Faced with its 11th straight year of a budget shortfall, the city of San Jose is considering selling off and/or converting land used by public golf courses to prevent further cuts to libraries and community centers come next summer. Mayor Chuck Reed and other city officials will be holding the first of several community meetings at 6pm Wednesday at the Mayfair Community Center.
While San Jose Municipal is self-sufficient and has no debt to pay off, Los Lagos and Rancho del Pueblo golf courses could be placed on the chopping block due to negative revenue returns to the city and an inability to pay off millions in bonded debt.
According to numbers provided by the mayor’s office, Los Lagos lost $15,480 last year and has $21.2 million in outstanding bonds it will likely never be able to reduce. Rancho del Pueblo reported a loss of $279,965 in 2010-11 and has $5.6 million in bond payments.
Debt service payments made by the city last year for the two courses, respectively, was $1,465,051 and $452,699. The mayor’s office says the $1.9 million in debt service payments could be reallocated to other areas of need. They include:
• At four days/week of operation, the costs for a small, medium, and large branch library are $546,000, $732,000, and $905,000 respectively. Branch libraries serve more than 700 unattended children per day (kids using libraries without a parent or other adult).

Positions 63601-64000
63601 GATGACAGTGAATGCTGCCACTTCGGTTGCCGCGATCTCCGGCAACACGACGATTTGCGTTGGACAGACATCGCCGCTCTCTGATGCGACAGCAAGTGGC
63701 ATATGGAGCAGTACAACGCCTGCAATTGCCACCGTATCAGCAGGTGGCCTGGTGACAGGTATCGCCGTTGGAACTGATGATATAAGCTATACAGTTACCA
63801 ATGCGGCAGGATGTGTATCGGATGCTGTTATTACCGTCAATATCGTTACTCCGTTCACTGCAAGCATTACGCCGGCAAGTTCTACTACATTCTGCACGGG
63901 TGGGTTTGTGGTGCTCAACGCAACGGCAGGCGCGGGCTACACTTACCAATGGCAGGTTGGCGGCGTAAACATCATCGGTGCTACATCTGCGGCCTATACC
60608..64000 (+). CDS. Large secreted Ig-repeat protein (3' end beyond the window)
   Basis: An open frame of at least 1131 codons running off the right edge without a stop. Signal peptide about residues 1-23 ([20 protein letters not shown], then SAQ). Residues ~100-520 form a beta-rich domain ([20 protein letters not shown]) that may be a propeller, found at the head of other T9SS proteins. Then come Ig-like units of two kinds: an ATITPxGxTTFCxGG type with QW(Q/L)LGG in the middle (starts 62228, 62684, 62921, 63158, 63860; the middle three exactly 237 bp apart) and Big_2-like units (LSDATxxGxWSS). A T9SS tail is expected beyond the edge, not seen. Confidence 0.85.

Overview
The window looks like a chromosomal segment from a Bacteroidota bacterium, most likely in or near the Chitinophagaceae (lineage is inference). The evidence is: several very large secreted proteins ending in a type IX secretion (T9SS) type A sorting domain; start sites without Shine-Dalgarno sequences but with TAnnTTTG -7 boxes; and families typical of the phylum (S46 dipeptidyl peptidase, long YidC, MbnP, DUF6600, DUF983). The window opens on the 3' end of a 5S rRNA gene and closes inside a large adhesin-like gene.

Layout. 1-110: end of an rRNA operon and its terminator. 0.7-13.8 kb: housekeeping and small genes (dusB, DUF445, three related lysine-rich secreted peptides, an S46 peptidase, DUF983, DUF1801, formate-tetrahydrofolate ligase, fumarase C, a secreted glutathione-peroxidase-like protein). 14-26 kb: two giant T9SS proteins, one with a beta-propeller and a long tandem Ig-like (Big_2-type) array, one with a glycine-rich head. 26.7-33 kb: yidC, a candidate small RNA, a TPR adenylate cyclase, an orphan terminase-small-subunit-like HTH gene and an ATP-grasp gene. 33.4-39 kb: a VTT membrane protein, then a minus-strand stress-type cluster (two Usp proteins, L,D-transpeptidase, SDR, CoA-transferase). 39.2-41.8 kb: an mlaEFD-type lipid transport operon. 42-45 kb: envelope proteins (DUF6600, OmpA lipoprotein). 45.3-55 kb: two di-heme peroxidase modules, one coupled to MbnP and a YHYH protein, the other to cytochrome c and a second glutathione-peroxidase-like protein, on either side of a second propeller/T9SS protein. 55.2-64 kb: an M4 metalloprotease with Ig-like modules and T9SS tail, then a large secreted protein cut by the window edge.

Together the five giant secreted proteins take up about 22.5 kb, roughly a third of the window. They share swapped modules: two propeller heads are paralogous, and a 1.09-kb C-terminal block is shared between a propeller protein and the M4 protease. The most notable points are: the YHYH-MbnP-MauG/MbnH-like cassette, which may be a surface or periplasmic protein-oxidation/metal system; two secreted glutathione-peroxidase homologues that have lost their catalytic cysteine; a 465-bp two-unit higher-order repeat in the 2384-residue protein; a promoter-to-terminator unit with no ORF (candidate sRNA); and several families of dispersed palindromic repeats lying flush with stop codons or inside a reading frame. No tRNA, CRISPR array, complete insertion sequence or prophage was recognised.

• Costs for a community center start at $600,000 per year.
• Costs for a fire station are about $2 million per year.
While some are in favor of selling the courses, Rancho del Pueblo’s Golf Operations Manager, Colleen Henry, says paying off the bond money for the two courses was never an expectation when they were built.
“Going into it, they never anticipated the revenue from the golf course would pay the bond on the land, and the same with Los Lagos,” she said.
“It’s a tough budget call. I don’t begrudge the mayor. They have some tough numbers to crunch.”
Councilmember Xavier Campos, whose district includes Ranch del Pueblo, has said he will fight to keep the course open. He says replacing it with housing development in the area would only increase pollution and traffic congestion.
The course also provides needed recreational activities to a community with few options, Henry said. A study done by the course found that 35 percent of golfers came from within the course’s zip code or adjacent zip codes. And roughly 85 percent of golfers were found to live in San Jose, Henry said.
Also, with cheaper green fees at $10, kids who are just beginning to play the game as well as senior citizens on fixed incomes take advantage of Rancho del Pueblo , which is a shorter, 9-hole course.
“From a customer point of view, the demographics come from all age groups,” Henry said. “They don’t have a lot of access ot golf or other recreational activites in their neighborhood.”
Similar to the city’s pension crisis, which became a problem after the dot-com bust and the recent recession, the city seems to have been overly optimistic in past decisions.
“Now that times are tight the landscape has changed,” Henry said.